Our most recent conference

Augustus from a distance image


Augustus from a Distance

A conference in the bi-millennial year of the death of Gaius Iulius Caesar Octavianus Augustus
at the University of Sydney

29 September to 2 October 2014

Caesar Augustus died at Nola on 19 August, 14. On conventional dating, 2014 marks 2000 years since his death and offers a chance to reflect on the man, his history, the culture named after him and the different ways that scholarship studies and has studied him.

Conveners:

  • Eleanor Cowan,
  • Geraldine Herbert-Brown,
  • Andrew Pettinger and
  • Kathryn Welch.

The conference consisted of papers on a range of topics, including developments in law, religion and society; other significant individuals such as Marcus Antonius, Marcus Vipsanius Agrippa, Livia and Octavia; the nature of Augustus’ rise to power; the question of what was to happen after his death; the presence or absence of opposition to Augustus; the nature of the Augustan res publica; the physical development of the Augustan city. We held panels which placed literature and numismatics in their contemporary contexts and, as scholars of res Romanae based in the Antipodes, on provincial responses to the social and political upheavals of Italy in the first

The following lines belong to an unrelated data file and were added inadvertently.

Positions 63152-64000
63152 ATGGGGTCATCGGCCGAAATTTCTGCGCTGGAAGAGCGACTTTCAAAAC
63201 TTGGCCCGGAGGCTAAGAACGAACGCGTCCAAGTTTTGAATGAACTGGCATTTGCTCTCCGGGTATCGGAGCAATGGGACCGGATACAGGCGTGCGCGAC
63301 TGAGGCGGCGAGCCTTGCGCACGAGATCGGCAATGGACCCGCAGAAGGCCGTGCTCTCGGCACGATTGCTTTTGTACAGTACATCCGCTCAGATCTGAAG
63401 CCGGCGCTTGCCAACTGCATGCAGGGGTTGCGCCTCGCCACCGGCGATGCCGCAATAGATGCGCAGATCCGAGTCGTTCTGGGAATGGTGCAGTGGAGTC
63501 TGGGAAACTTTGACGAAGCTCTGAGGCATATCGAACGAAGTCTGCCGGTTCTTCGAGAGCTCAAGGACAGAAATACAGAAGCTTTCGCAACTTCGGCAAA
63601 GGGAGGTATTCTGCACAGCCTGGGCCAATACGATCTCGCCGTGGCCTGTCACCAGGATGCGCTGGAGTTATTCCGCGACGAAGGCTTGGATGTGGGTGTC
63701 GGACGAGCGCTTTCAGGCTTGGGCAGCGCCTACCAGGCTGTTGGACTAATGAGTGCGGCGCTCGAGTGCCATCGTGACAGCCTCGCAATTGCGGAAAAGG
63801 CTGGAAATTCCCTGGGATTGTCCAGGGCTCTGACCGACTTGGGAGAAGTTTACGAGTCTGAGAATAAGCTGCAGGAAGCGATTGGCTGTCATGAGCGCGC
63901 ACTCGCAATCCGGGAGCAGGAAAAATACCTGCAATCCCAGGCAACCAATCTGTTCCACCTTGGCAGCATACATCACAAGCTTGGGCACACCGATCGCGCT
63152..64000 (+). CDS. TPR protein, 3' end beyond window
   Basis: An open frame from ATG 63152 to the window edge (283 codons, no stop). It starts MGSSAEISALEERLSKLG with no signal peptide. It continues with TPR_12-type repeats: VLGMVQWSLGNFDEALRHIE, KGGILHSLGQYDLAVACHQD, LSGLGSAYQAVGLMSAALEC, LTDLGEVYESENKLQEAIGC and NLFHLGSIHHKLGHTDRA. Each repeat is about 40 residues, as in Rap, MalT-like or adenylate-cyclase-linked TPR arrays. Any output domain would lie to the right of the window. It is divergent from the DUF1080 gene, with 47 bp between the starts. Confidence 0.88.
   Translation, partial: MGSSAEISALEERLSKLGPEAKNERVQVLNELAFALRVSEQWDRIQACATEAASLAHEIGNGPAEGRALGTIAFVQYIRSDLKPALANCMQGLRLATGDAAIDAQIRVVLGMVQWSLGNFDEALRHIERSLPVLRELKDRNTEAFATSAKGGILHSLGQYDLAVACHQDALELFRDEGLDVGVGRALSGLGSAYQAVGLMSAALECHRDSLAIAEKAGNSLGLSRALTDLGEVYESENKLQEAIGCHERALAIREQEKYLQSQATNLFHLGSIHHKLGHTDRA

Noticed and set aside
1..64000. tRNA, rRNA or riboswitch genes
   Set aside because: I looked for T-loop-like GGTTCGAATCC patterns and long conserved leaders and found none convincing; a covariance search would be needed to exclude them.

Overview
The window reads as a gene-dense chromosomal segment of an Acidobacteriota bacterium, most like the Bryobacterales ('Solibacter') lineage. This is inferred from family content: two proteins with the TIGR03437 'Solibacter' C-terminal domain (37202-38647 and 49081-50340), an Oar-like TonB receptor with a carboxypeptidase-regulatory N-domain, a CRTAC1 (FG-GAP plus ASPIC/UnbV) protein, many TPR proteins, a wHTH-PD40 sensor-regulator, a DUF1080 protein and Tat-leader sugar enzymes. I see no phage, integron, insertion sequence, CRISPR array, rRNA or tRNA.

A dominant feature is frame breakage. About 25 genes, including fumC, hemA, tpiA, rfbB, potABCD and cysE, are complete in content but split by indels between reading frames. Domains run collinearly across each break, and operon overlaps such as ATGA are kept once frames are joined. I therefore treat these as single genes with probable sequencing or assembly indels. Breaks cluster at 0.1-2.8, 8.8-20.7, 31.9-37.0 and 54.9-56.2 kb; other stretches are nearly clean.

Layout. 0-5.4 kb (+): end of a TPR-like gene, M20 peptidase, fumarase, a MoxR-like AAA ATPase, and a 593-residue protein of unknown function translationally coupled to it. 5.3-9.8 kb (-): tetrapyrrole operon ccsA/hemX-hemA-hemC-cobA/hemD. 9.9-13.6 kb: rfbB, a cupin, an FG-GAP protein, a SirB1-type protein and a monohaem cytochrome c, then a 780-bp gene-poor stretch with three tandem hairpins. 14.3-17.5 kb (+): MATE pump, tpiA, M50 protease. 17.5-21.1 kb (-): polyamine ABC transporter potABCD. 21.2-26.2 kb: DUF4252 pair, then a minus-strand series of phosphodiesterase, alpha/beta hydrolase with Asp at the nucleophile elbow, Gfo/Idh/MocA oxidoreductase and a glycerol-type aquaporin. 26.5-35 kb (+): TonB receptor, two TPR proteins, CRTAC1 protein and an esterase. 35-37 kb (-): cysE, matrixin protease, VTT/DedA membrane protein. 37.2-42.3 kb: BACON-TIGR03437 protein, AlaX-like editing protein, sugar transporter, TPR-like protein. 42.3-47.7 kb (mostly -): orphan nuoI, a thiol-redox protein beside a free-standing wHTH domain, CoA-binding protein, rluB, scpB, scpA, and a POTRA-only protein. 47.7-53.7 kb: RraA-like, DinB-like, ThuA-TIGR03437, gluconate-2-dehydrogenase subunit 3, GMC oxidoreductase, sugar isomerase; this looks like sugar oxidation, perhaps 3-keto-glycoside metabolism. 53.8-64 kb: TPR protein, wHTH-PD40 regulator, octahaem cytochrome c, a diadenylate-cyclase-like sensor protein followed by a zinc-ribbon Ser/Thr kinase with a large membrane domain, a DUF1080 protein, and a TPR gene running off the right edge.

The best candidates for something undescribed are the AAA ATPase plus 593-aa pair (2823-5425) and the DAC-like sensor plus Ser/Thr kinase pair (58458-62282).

century BCE.

Themes included:

  • ‘Augustan culture’: how useful is the term?
  • The Hellenistic World and the coming of the Principate
  • What is ‘Augustus’? Then and Now.
  • Who fashioned the Augustus we think we know? Contemporary appraisals and their impact.
  • A long-lived family: how did Augustus, Livia and Tiberius survive for so long?
  • The Augustan elite: how they are presented and how they might have represented themselves.
  • ‘Augustan Italy’; the ‘Augustan’ empire
  • The Res Gestae. What is in it, what is not? Language, tone, genre, evasions, translation

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